Kannan Iyer's supernatural drama is a tale of two disparate halves, but I remember being scarred by Konkona Sen Sharma's Diana the 'daayan' – a witch in the guise of a mystifying commoner. Given that she is viewed through the eyes of a suspicious child, Konkona is wickedly smart as the two-faced stepmother from hell. The first half of the film – one of the most intriguing first halves of the sparse Hindi-language horror movie ecosystem – is all Diana, punctuated by a lilting "Ready or not" in a doomed hide-and-seek game. Even though she barely appears in a second half dominated by Huma Qureshi and Kalki Koechlin, Konkona's 'spirit' filters through most scenes, reminiscent of the unhinged Bengali-language characters she started her career with. The few flashes of her towards the end reveal a subtle change of energy, a result of finally being seen through a haunted adult's perspective. Suffice to say Konkona "let her hair down" here, in more ways than one.
In the Vishal Bhardwaj-written Talvar, Konkona nails the ambiguity of grief as the mother in the dramatized version of Noida's infamous double murder case. By account of the Rashomon-effect script structure, her Nutan Tandon wears three separate faces, but without quite sacrificing the pathos of motherhood at the altar of narrative mystery. Her eyes speak volumes opposite her numbed husband – straddling the bridge between upper-middle-class hypocrisy and protective angst – especially in the "guilty" offshoot of the whodunnit. It's an understated but deeply intelligent performance in an understated but intellectually rewarding film.
For better or worse, Konkona Sen Sharma's first mainstream Hindi film role became a primer for future Bollywood directors on how to channelize the actress' talent by eschewing the trappings of a lead "heroine". As an entertainment journalist and Mumbai newbie in Page 3, Konkona's face is a montage of wonder and disillusionment – a wide-eyed template that she went on to own across her early Bollywood acting career without making it seem repetitive. Her 'outsider' perspective became a prism through which audiences in the noughts confronted different facets of the big city: journalism, the film industry (Luck By Chance), the writing dream (Wake Up Sid) and companionship (Life In A Metro). Not to mention the fact that Page 3 – directed by glory-days Madhur Bhandarkar – was a rare female-driven potboiler that opened the solo floodgates for the likes of Vidya Balan, Priyanka Chopra, Kangana Ranaut and Alia Bhatt.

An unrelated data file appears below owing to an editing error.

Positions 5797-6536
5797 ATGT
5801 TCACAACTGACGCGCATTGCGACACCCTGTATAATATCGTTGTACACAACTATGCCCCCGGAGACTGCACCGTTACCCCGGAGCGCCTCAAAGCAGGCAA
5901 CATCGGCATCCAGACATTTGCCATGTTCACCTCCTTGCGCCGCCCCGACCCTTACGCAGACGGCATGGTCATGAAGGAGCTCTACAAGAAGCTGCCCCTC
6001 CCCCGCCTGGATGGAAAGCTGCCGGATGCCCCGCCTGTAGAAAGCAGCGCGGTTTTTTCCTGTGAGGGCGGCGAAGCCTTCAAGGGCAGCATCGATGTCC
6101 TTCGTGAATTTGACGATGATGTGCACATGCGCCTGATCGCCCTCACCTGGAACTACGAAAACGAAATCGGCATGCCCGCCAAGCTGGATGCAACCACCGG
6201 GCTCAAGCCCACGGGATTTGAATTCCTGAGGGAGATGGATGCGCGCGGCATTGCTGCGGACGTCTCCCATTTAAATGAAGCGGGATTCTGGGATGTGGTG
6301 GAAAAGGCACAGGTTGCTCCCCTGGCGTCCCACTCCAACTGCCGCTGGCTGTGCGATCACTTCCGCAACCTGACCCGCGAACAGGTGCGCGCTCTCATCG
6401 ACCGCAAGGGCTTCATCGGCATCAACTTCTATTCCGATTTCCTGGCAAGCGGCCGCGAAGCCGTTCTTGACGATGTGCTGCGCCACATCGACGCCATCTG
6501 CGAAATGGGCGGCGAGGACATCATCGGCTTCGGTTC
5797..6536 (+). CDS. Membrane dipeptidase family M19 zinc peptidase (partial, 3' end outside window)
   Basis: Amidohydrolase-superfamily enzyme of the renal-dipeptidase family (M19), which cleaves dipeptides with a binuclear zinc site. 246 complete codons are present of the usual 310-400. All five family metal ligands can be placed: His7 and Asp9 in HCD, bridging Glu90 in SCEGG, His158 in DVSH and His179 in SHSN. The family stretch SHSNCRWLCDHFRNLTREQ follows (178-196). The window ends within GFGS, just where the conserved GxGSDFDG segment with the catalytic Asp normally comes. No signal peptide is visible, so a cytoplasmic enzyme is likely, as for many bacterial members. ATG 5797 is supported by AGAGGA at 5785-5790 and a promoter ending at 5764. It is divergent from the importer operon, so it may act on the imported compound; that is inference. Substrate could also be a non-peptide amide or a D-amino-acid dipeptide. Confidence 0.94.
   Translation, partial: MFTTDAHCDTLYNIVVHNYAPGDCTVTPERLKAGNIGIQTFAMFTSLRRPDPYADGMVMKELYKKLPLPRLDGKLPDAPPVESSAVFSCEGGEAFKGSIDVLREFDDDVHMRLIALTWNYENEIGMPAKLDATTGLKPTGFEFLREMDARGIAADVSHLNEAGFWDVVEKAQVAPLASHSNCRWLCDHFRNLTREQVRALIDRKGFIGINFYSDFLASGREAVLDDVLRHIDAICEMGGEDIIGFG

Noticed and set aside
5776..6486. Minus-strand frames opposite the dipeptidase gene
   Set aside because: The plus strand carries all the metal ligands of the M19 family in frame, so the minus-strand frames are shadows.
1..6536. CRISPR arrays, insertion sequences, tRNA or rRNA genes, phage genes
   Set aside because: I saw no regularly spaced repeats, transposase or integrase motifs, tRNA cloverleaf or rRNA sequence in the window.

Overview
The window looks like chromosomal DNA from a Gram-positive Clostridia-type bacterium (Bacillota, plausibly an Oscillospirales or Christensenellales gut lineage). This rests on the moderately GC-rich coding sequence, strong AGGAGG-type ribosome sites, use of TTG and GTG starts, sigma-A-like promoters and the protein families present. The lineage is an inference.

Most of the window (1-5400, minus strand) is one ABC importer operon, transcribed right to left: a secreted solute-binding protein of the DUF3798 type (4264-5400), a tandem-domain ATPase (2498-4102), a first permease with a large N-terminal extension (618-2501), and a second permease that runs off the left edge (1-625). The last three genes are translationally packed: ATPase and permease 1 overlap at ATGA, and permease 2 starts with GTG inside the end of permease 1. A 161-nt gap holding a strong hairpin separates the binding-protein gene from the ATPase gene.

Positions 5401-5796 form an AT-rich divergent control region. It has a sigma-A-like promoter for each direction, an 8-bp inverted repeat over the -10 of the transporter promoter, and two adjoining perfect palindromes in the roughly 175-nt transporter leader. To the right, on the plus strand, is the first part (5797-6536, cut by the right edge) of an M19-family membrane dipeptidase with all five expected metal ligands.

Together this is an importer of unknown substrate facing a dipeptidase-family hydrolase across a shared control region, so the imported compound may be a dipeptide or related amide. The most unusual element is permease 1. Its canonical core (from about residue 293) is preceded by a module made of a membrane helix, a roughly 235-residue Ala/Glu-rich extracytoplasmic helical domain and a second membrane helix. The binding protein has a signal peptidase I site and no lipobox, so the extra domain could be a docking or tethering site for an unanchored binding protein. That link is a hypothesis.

If Mr. and Mrs. Iyer planted a naive Konkona character in the middle of communal strife, Amu is based on a curious Konkona character learning that her roots emerge from a history of communal violence. Shonali Bose's debut is centered on an NRI named Kajori Roy, whose exoticized gaze of the India she visits is upended by a revelation of her true lineage. The actress wears a starry-eyed (as opposed to wide-eyed) look, confronting all the sights and sounds of her birth land, but this time as an immigrant discovering the tragedy of her real identity. She does a wicked Bengali-American accent, equipped with a camera, a comrade and a burning desire to search for something she isn't sure of. The continuity of the "aha moment" that Konkona has visually mastered over time is on full display in Amu – and goes hand in glove with her typecasting as a stranger being flung into the deep end of a peripheral culture.
In a fantastic film about films marked by sibling debuts (Zoya as director, Farhan as actor), it was Konkona who quietly hijacked Luck By Chance – both as performer and character – while we focused squarely on the 'hero' and his soul-selling journey. As the struggling tinseltown starlet Sona Mishra, Konkona's curious and dignified turn ensured that the meta depth of this role wasn't lost upon audiences. She plays a small-town girl who faces rejection in her pursuit of the Bollywood-heroine dream due to her "unorthodox" looks – the antithesis of Konkona's own journey beyond her Bengali film heritage into Mumbai's commercial conscience. Her steady rise as an actress has been a watershed moment for a film industry notorious for its reduction of artistic ambition to skin colour and vital stats – and has coincided with new-age Bollywood's recognition of merit and diversity.